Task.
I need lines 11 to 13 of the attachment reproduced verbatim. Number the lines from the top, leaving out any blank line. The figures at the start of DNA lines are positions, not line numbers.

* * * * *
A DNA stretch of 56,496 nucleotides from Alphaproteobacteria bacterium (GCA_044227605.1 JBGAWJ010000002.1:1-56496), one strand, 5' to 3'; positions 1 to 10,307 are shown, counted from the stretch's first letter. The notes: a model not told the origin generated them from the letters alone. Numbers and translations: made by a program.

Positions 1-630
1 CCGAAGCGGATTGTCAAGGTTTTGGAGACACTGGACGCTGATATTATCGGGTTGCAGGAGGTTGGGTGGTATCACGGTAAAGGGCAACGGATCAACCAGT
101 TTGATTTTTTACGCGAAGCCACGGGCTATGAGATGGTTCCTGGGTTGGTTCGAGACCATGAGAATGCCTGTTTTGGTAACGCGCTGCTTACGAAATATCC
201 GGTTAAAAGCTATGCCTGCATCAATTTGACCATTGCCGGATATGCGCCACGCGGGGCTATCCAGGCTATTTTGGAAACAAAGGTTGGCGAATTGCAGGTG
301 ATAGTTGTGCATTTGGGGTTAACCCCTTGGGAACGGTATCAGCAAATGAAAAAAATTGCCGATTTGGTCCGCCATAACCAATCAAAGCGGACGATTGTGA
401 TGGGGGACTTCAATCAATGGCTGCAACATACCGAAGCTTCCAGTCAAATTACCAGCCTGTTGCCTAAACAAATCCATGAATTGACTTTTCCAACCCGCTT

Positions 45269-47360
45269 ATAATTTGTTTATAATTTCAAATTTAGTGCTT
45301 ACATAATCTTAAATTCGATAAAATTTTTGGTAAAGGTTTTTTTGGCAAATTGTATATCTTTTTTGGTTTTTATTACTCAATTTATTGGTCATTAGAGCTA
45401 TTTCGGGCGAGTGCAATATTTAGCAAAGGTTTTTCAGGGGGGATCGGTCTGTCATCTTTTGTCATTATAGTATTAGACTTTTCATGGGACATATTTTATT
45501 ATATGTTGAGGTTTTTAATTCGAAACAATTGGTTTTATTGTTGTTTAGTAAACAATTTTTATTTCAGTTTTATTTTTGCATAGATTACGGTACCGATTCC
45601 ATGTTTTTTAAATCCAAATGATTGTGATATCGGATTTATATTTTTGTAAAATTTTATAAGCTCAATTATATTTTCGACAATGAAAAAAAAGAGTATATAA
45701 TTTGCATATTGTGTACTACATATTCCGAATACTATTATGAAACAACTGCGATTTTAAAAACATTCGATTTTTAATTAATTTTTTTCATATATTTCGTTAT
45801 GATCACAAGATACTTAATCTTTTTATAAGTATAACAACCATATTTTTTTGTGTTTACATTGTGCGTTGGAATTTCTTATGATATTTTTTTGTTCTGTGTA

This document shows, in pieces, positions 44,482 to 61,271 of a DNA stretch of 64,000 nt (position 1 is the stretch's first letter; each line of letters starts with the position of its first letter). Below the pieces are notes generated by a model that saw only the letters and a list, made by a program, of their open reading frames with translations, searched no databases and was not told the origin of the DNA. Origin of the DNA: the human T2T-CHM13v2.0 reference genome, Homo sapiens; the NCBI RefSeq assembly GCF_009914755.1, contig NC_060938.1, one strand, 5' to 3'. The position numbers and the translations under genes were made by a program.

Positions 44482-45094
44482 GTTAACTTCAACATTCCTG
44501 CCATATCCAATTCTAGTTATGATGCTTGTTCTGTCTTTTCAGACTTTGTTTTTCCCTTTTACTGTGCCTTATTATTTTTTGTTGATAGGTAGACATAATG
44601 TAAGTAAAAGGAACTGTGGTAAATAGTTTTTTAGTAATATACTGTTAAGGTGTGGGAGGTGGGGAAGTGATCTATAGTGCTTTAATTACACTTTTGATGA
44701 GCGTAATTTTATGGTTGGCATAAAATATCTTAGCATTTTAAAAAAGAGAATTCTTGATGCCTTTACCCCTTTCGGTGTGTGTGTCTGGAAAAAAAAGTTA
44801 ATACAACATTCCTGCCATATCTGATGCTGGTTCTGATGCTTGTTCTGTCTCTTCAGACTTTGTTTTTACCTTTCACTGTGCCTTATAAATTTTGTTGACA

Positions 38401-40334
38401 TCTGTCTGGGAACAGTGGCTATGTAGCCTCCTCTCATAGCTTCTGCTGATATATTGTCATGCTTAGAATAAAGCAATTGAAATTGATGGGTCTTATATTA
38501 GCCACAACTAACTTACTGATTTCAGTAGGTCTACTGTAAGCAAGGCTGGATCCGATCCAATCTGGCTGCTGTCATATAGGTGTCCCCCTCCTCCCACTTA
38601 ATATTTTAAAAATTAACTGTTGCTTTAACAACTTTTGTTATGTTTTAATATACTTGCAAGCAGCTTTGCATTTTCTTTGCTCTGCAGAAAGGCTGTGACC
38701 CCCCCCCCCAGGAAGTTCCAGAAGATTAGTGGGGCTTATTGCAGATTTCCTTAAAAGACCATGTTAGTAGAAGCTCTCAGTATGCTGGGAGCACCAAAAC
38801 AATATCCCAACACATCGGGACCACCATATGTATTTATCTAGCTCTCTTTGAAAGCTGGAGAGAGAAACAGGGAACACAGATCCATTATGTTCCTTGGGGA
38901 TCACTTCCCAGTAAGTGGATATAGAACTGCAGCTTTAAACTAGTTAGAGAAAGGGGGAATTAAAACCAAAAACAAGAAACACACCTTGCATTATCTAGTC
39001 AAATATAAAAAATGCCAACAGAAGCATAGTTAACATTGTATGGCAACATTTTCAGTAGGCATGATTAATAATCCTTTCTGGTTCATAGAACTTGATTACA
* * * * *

45401 TTTCGGGCGAGTGCAATATTTAGCAAAGGTTTTTCAGGGGGGATCGGTCTGTCATCTTTTGTCATTATAGTATTAGACTTTTCATGGGACATATTTTATT
45501 ATATGTTGAGGTTTTTAATTCGAAACAATTGGTTTTATTGTTGTTTAGTAAACAATTTTTATTTCAGTTTTATTTTTGCATAGATTACGGTACCGATTCC
45601 ATGTTTTTTAAATCCAAATGATTGTGATATCGGATTTATATTTTTGTAAAATTTTATAAGCTCAATTATATTTTCGACAATGAAAAAAAAGAGTATATAA